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FRS Range

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kayn1n32008

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Not much, too many factors to give a solid number. With .5w at 462/467MHz I would not expect much.
 

Rt169Radio

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Like someone already said,it depends on many different factors,and one of those main ones is the terrain.You could get full range of the radio in flat land or on top of something really tall,but if your in a hilly,rocky,tall and even urban terrain it will cut the range of the radio down greatly.
 

cmpsa

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FRS radios are only 0.5-watts output power. So that's 5/10's of a watt. and typically 1-watt output power is equal to 1-mile line-of-site. and.. the UHF frequency range also works worse if you are using it while in the woods -vs- if you were out in the open, like on the street or in an open field or park.

Conclusion: Approximately 1/2-mile or less (line-of-site) w/ out any obstructions (i.e. buildings, hills, trees, etc).
 
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gewecke

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Our custodians and maint. crew at work use a handful of the cobra frs radios on a daily basis at our electronic mfg. facility throughout the building which is single story, concrete and steel and approx. 225,000 sq. feet. They don't seem to have much problem talking to each other with only 500 milliwatts.


73,
n9zas
 

mmckenna

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A couple of things I've observed over the years about FRS radios:

If you look at the FCC type certifications for FRS radios, while they are advertised as "500 milliwatts", the actual ERP (Effective Radiated Power, which accounts for antenna gain, etc) is often well below 500mw, often more like 200 - 300 mw. The limiting factor is the antenna. This is by design, FCC intended FRS to be a short range service, so the rules about not being able to remove the antenna are there to keep you from adding a higher gain antenna.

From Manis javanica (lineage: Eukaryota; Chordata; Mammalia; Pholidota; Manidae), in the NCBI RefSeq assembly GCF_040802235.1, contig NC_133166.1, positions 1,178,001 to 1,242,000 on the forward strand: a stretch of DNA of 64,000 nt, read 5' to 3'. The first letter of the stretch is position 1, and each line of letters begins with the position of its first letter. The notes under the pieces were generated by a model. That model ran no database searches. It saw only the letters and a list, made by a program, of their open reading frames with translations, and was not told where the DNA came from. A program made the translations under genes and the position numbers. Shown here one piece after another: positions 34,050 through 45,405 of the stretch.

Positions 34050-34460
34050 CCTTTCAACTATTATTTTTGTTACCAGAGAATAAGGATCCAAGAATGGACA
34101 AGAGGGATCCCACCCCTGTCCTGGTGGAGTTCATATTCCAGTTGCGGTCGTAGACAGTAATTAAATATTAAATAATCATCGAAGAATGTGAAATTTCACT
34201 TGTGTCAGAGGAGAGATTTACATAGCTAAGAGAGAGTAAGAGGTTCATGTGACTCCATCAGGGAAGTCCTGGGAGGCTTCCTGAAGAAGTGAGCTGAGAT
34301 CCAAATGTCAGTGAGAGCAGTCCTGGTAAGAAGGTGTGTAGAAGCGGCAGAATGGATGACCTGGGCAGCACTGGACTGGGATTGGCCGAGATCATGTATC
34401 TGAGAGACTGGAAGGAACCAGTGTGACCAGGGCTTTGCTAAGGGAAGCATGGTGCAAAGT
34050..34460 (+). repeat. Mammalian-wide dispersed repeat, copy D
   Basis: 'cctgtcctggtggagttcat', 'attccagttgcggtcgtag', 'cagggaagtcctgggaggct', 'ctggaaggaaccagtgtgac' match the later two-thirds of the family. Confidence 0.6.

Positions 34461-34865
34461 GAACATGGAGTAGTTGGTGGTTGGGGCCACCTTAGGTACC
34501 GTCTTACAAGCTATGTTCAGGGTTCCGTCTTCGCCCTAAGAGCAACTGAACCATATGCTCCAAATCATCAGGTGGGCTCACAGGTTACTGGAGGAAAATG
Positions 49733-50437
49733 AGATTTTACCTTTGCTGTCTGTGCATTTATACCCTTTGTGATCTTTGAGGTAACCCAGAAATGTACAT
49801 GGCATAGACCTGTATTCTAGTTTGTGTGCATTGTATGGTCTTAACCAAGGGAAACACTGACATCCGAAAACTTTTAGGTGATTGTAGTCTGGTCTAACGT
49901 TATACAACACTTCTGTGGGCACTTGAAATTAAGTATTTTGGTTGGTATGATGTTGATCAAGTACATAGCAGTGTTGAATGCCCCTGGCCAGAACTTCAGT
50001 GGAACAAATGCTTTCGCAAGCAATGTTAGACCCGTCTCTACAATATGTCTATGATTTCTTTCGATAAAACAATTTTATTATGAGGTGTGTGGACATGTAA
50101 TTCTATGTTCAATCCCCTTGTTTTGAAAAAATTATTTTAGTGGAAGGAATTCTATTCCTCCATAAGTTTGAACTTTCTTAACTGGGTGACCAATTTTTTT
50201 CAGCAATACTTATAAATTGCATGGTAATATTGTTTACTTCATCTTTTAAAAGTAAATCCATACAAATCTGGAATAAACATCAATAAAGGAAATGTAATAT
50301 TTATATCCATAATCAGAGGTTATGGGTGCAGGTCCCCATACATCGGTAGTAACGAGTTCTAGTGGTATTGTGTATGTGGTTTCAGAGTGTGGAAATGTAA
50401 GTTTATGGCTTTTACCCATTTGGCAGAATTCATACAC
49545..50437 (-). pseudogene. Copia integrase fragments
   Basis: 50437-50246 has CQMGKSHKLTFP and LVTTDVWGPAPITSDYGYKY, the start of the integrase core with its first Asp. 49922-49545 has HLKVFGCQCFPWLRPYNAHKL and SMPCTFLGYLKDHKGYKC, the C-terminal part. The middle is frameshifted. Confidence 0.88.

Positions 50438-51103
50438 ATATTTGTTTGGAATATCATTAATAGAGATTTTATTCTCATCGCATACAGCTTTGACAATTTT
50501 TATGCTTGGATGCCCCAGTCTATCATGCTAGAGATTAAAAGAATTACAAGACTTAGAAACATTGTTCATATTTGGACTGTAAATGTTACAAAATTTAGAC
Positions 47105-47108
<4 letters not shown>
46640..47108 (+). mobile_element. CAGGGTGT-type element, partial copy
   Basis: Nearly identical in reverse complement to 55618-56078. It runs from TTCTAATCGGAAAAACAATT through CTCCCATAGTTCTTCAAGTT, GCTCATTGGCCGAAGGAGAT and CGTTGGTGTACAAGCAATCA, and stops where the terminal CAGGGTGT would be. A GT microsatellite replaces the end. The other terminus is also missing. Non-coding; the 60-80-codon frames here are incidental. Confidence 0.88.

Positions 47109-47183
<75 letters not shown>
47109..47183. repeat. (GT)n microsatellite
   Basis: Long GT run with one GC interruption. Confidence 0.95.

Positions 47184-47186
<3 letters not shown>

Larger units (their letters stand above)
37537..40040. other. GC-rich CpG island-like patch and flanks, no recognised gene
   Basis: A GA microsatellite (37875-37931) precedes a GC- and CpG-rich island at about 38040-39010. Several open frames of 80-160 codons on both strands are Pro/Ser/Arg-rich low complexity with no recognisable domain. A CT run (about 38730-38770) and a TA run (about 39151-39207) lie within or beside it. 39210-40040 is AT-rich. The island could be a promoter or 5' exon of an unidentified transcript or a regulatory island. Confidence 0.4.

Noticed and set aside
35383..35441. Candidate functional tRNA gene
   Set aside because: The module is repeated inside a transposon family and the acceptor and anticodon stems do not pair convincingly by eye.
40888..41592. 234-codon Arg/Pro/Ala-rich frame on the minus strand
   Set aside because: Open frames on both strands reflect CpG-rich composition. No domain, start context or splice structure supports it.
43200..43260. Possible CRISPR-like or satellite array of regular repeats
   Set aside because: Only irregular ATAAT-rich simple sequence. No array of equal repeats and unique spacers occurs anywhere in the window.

So, 300mw into an antenna designed to be lousy at best will result in short range.

Poor receiver sensitivity, due to mass production, component value variances, etc can often make them a little hard of hearing.

UHF is pretty good at building penetration, not so good at foliage/tree penetration. How far they will reach will often depend more on your environment than anything else.

UHF is more of a "line of site" band. The higher up the antenna is, the farther it will reach. Urban ground level distances could be a mile or less. Get one up on top of a building or mountain, and you will see much farther distances.

Short answer, I wouldn't count on more than 1/2 a mile. Less if you are trying to use the radio inside a car (basically a big steel cage that blocks RF).
 

kb2vxa

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"1/4-1/2 mile"
That's about right, thanks for keeping it simple.

"Our custodians and maint. crew at work use a handful of the cobra frs radios on a daily basis at our electronic mfg. facility throughout the building which is single story, concrete and steel and approx. 225,000 sq. feet."

Square feet aren't linear feet, you made no mention of the floor plan. UHF bounces around like radar making it ideal for that sort of application.
 

gewecke

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"1/4-1/2 mile"
That's about right, thanks for keeping it simple.

"Our custodians and maint. crew at work use a handful of the cobra frs radios on a daily basis at our electronic mfg. facility throughout the building which is single story, concrete and steel and approx. 225,000 sq. feet."

Square feet aren't linear feet, you made no mention of the floor plan. UHF bounces around like radar making it ideal for that sort of application.
That's true, which is probably why it works in this instance. :)

73,
n9zas
 
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